In the world of computing, the biggest headache used to be a virus. By definition it is a self-replicating piece of code in the form of an application that destroys data on your computer and spreads rapidly.
Next comes malware, technically not a virus but simply bad software that you neither ask for nor want on your computer and is more of a nuisance than anything.
Now the most recent addition to this list of things you don’t want installed and probably the most annoying is ransomware. If you haven’t yet had the pleasure of experiencing it, be grateful.
Ransomware appears in the form of a pop-up on your computer that attempts to intimidate you because of something you did (supposedly illegal) with your computer. Some say they are from the FBI or the Department of Justice and state that your computer is now locked because of websites you visited or files that you have downloaded. But if you pay the “fine” (anywhere from $45 to $2,000), your computer will be released.
Other hijackers take hold of your system and lock you out purely for financial reasons and simply advise you to pay or else you will not be able to use your computer. You pay them and you will get to use your computer again — supposedly. There is always the thought, “What if.” Suppose they don’t release my computer after I pay them? Well, you don’t know. It’s a huge gamble.
The intimidating warning, usually in red, states that your files are encrypted and that your computer is in lockdown. Any attempt to remove the lock will destroy your files.
Cryptolocker was prevalent during 2013 and set a time limit for you to pay them, with a ticking digital clock on your screen. No pressure.
Unlike others who claimed to encrypt your systems files in the hopes you would pay, these pirates who run Cryptolocker actually do use encryption and not just once, but twice, with the most sophisticated methods known. They explicitly warn that any attempt to try to remove the software or try to recover the files would lead to their destruction.
I had a client recently tell me Microsoft called her to offer to repair an infection she had, for a price. Microsoft didn’t call her; a scammer did. The only infection she had was as a pop-up that everyone gets now and again. With the proper applications installed, they can be removed. Microsoft will never call you and it isn’t concerned with your corrupt computer. Only scammers and hackers will call you.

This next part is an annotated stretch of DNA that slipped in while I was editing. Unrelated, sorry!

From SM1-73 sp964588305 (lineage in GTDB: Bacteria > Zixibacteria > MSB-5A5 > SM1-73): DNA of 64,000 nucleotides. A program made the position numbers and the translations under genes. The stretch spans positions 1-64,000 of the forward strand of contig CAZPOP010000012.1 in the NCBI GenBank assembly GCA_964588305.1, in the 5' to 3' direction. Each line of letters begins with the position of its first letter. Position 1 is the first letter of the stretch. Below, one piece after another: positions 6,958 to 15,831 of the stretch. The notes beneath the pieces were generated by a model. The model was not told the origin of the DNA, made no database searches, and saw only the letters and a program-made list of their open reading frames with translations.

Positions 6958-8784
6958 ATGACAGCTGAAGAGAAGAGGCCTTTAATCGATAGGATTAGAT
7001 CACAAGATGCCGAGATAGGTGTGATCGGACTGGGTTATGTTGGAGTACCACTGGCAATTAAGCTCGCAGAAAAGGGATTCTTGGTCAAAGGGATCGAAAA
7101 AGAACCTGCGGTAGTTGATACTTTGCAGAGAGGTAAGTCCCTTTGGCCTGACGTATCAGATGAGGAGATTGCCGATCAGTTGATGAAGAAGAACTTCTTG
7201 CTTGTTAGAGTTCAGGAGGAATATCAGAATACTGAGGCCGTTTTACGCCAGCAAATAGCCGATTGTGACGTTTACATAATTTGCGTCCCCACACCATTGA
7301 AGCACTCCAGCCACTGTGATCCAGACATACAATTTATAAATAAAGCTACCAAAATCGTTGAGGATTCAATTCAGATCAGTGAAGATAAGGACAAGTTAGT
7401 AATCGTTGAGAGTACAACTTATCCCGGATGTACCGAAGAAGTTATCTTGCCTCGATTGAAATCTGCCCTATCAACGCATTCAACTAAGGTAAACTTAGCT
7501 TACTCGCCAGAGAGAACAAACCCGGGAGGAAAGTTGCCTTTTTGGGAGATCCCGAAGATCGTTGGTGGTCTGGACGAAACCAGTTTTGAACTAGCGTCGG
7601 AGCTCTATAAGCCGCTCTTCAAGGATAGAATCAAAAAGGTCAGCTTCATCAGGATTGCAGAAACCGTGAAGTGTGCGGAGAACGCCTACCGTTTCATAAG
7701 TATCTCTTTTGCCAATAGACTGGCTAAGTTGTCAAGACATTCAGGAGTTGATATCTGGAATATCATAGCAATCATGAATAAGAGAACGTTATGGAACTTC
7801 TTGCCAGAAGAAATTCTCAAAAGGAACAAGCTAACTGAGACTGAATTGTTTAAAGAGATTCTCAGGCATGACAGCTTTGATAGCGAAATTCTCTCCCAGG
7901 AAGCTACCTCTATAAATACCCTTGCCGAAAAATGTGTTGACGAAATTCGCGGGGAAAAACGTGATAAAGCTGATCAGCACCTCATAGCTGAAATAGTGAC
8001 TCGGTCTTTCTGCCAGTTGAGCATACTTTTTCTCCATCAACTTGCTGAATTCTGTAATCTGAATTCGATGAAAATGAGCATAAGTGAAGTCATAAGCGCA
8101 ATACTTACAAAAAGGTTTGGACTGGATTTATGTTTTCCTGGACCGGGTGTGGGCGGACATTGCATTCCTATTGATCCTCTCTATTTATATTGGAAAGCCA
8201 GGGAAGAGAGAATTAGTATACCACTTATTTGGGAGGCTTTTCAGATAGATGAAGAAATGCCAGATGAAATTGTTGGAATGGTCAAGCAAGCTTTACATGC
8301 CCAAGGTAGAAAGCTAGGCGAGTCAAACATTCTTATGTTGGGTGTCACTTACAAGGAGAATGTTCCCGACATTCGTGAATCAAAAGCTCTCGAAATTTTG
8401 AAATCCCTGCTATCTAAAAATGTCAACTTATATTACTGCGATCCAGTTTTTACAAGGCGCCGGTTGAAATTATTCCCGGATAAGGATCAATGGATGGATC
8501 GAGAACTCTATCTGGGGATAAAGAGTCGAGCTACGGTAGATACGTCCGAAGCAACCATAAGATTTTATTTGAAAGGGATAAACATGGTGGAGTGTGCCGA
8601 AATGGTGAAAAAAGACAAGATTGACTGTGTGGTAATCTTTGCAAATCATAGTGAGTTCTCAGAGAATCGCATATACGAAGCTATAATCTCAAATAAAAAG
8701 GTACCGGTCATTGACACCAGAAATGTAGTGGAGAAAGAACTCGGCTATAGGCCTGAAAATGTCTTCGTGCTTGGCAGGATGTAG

Other scammers use email warnings to intimidate. Often they arrive as a notice of delivery for the Postal Service, UPS, FedEx or DHL and require you to click on a link to ensure you get your package. Ignore them as you would phone scammers. Once you click, it’s too late; you are infected.
It is extortion and is illegal, but these folks are smart and cover their tracks well. Many are out of the country and are thus untouchable.
Initially, the hijacking was done for a supposed fix of your system due to a corrupt registry. The ploy was that it was infected with malware and they’d charge you to fix it. You never know if they would actually effect repairs or just charge your credit card.
The fact is, nobody could advise you of a corrupt registry without scanning it first. So without a scan, it is a scam.
With some forms of ransomeware, it can’t be eradicated. Instead, your hard drive would have to be wiped and you’d need to reinstall Windows. With some cases of hijackings though, your system can be returned to normal without much trouble. Certain cases are more severe than others.
Now more than ever, it is important to backup your personal files on a regular basis. If you do this and get taken hostage, you can then safely ignore their threats, reinstall your operating system and replace your files.
You will have to rebuild your system after reinstalling Windows, unless you make regular images of your hard drive (with Norton Ghost or Acronis True Image to name a few), but the longer we continue to pay these extortionists, the more they will continue to take our systems hostage.
If you access the Internet on a daily basis, your computer should be scanned daily. Weekly or monthly scans are insufficient and you are inviting trouble in the form an infection if your defenses are that lax.
Install an Internet security suite that is proactive. This type of tool stops an infection from gaining access to your computer so you don’t need to later worry about trying to remove an infection has infiltrated your system. It’s infinitely more effective to stop an intruder at the door than to have to worry about how to get rid of it later.
Whatever you do, ignore the nefarious extortionists; don’t pay them. Keep a current image or a backup of your data and a Windows CD on hand; it’s absolutely the less expensive alternative.
Arthur Glazer is a freelance writer and computer technician in Gainesville. His column appears biweekly on the Business page and on gainesvilletimes.com.